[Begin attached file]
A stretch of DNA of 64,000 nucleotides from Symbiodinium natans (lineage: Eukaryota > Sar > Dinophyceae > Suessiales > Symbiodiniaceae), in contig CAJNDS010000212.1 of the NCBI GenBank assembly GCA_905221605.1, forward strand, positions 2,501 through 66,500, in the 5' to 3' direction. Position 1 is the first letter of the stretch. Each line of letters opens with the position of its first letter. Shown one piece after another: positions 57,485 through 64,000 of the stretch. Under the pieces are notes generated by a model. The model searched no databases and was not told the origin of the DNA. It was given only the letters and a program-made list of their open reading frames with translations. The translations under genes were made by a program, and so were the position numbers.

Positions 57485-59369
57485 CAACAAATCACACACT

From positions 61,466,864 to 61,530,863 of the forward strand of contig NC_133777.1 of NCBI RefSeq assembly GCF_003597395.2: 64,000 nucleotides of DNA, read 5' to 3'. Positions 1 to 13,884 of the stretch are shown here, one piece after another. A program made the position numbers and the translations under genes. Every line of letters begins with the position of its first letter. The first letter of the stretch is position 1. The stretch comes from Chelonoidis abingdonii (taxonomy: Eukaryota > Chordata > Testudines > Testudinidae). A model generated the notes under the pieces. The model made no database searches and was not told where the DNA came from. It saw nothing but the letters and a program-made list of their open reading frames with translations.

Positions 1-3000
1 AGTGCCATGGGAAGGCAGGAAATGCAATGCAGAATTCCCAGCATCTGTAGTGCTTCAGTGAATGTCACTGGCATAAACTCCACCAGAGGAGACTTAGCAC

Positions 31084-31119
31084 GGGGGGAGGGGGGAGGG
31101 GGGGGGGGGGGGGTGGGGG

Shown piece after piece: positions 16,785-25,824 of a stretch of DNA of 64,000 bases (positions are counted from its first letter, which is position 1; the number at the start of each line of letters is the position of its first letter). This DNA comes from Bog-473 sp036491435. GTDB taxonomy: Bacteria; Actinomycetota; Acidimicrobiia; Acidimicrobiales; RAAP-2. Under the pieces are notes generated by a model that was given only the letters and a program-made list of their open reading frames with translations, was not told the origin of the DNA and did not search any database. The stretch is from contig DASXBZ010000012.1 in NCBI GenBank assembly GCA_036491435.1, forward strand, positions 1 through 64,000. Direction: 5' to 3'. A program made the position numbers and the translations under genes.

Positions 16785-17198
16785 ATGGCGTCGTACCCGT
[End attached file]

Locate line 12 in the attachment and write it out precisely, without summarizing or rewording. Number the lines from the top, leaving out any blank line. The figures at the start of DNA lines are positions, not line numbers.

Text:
16785 ATGGCGTCGTACCCGT